Most traditionalist-minded Southerners are dead-set against voting for Hillary Clinton for President of the [u]nited States, understanding well enough that she would let loose more globalist, technocratic, anti-Christian forces within Dixie and abroad.
Donald Trump seems to sing a better song to them, one that agrees more with the ideas they learned from their (Yankeefied) history books and that they hear on so-called conservative talk radio. Some of the positions he puts forward do strike a good note, but in the long run his presidency would probably not be so helpful for the South. Let’s look at some of his talking points to see why.
One thing he has begun to say often is that with him as President, America will be ‘one people, under one God, saluting one American flag’.
First, America is not ‘one people’. This is the beguiling myth of Hamilton, Story, Lincoln, and so on. The true myth is that America is a union of many distinct regional cultures: Pacific Northwest, desert Southwest, Rocky Mountains, Great Plains, Old Midwest/Rustbelt, New England, the South, Alaska, Hawai’i. These were all settled by particular ethnic groups: Scandinavians in the upper Midwest (Minnesota, Wisconsin, and Iowa), Germans in the Old Midwest, Quakers in Pennsylvania, etc. And among these are major subcultures like the Cajuns, Mormons, and Mennonites.
To the extent that Americans are one people is the result of all these regional cultures being thrown onto the Procrustean bed of Puritan Yankee workaholic industrialism and having their arms and legs hacked off, and being taught in every grade level of school that this ‘American dream’ is the best ideal that man has ever and will ever devise for his life in this world.
Donald Trump’s vision is nothing but a continuation of this stifling of the true life of the different regions in the [u.] S. by pressing them further into the mold of New England: One of the main planks in his platform is to make America wealthy again by increasing manufacturing here in the States. Factories will perforce go up hither and yonder, where men (and presumably women, too) will earn their daily bread.
So, Americans will have jobs and money and stuff, as much as they could want. But this is not a healthy way for most people to live (physically, mentally, or spiritually); it does not create conditions for the flourishing of authentic culture; and it is certainly not in line with the Southern tradition, where life on or near the soil and the idea of ‘enough’ (to use Wendell Berry’s word) is highly valued.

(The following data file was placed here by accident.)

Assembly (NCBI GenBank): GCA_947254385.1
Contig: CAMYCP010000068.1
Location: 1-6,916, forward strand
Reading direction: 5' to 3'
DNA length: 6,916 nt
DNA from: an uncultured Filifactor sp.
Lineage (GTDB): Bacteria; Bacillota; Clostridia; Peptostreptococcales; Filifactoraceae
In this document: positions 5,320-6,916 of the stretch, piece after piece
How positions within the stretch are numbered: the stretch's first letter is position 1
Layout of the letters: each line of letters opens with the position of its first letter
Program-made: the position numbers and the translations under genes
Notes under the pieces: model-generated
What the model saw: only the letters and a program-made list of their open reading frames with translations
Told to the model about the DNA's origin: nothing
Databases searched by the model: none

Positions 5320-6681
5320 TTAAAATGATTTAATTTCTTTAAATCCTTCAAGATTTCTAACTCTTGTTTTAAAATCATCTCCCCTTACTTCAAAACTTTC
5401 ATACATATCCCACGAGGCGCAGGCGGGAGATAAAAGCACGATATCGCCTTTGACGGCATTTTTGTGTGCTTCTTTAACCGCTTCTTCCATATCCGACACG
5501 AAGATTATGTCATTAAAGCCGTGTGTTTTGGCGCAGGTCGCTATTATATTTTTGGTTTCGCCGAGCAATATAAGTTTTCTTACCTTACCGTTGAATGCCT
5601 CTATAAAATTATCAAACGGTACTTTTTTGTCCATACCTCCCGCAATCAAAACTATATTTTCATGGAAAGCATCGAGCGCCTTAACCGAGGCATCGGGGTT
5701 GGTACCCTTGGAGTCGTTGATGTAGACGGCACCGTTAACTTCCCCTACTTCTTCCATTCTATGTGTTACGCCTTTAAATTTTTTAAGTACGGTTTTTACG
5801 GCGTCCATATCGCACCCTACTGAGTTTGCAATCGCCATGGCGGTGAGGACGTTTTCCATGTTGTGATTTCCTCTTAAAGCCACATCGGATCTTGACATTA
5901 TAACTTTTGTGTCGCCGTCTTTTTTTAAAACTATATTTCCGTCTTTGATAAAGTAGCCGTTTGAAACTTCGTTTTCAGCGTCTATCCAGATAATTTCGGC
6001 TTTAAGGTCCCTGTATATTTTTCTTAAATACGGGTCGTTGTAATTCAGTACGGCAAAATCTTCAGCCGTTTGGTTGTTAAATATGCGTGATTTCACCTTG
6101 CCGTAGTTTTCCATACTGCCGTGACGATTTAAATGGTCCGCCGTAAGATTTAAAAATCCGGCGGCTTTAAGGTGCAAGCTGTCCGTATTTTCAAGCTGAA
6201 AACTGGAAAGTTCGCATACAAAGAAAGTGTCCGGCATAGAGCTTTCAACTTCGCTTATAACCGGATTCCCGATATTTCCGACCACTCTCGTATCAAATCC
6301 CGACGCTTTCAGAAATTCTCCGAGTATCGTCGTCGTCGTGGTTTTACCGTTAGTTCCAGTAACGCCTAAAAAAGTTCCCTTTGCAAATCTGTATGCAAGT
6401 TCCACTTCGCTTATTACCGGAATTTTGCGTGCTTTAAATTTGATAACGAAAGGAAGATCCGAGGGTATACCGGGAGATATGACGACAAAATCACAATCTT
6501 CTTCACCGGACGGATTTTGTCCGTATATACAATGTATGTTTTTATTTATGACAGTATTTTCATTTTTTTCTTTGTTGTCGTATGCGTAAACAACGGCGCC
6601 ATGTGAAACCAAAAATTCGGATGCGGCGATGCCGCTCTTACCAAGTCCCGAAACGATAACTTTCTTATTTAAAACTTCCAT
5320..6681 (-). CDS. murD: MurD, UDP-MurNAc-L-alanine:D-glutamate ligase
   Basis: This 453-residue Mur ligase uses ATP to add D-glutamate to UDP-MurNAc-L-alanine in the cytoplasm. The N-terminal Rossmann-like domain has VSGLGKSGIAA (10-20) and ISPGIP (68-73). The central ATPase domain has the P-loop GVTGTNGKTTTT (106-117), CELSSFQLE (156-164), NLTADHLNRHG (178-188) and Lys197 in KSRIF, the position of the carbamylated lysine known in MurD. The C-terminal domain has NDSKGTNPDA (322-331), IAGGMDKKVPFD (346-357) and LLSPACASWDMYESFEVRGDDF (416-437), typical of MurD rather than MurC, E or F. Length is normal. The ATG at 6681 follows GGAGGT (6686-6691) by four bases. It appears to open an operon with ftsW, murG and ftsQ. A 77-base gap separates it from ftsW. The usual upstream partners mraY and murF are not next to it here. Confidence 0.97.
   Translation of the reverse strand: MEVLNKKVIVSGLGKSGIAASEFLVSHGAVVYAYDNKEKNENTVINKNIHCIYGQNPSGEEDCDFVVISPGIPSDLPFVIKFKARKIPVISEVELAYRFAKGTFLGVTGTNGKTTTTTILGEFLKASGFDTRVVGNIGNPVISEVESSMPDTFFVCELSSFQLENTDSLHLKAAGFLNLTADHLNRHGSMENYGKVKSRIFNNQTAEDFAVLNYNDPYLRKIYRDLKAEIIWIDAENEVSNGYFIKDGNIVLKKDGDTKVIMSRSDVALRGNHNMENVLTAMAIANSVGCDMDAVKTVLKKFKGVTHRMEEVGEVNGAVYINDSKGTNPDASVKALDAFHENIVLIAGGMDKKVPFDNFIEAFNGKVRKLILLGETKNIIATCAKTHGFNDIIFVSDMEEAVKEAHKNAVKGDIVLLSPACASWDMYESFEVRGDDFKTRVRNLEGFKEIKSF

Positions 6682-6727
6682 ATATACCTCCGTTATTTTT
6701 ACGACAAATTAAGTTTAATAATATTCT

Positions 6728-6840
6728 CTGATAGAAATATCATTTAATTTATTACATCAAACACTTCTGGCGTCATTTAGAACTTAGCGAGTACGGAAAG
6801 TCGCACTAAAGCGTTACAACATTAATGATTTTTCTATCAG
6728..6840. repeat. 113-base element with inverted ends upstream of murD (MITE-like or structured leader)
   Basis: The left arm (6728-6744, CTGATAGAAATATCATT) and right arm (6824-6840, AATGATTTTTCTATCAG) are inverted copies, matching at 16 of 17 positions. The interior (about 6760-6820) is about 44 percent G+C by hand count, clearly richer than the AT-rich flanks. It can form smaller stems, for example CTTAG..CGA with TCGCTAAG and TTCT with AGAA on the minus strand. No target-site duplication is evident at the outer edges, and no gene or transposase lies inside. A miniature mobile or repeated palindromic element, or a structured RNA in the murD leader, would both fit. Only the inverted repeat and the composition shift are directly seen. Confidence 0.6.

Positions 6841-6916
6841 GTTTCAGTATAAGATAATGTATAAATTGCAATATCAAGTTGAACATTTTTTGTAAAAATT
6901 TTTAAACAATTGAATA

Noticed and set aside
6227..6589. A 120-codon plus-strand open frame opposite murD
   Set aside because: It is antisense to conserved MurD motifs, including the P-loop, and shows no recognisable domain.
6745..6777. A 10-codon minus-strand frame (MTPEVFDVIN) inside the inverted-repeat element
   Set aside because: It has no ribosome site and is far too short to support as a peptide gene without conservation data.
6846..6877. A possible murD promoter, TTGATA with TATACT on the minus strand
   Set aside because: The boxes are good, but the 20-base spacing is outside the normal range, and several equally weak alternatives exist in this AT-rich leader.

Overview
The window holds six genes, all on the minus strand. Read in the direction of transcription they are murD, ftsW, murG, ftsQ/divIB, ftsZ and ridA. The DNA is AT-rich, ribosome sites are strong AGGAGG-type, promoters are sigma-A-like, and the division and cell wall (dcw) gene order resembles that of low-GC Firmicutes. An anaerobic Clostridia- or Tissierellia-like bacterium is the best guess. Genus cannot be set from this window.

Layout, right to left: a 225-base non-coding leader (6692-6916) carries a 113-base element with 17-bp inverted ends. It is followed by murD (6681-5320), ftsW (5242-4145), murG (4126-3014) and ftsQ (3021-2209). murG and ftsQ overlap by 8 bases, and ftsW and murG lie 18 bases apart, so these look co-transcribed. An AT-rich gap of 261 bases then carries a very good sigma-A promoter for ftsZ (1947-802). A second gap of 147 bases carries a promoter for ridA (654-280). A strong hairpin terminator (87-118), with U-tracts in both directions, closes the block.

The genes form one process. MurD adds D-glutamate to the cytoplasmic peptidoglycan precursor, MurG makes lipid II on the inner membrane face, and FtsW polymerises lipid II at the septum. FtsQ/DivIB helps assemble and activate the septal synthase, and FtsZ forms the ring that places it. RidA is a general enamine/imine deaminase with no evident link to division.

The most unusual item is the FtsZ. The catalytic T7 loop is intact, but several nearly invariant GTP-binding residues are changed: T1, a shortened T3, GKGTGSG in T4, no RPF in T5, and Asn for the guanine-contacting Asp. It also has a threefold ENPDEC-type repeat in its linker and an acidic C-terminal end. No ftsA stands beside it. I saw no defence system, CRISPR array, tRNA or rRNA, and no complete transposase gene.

These large corporate factories, stores, etc. also bring with them beliefs that are at odds with the traditional Christian moorings of the South. Is she ready to trade the teachings of the Holy Scriptures for atheistic Darwinian evolution, abortion, transgender bathrooms, gay rights, and all the rest of the aggressively humanistic culture that the Fortune 500 CEOs are busily spreading? But that is what she will get if Trump’s agenda is implemented.
Which leads us to the second point in his slogan, ‘under one God’. Whose God is he referring to here? Owing to his talk of inclusiveness with regard to the ‘LGBTQ’ community, and his obsession with worldly riches, one must assume that it is akin to the sentimental Jesus, the Transcendental God, of heretics like Emerson, Oprah Winfrey, and Joel Osteen.
Is this kind of talk really enough to win over Southern evangelicals? These are the same folks who, before the War, used to tie into one another fairly heatedly over doctrinal questions about child baptism and closed communion. But now they will lay down arms and embrace Trump because of this vague little phrase? From what a great height has Southern religion fallen!
An Orthodox writer on God-lore (theology), Vladimir Lossky, has written,
According to a modern Russian theologian, Father Florensky, there is no other way in which human thought may find perfect stability save that of accepting the trinitarian antinomy. If we reject the Trinity as the sole ground of all reality and of all thought, we are committed to a road that leads nowhere; we end in an aporia, in folly, in the disintegration of our being, in spiritual death. Between the Trinity and hell there lies no other choice (The Mystical Theology of the Eastern Church, Crestwood, Ny.: SVS Press, pgs. 65-6).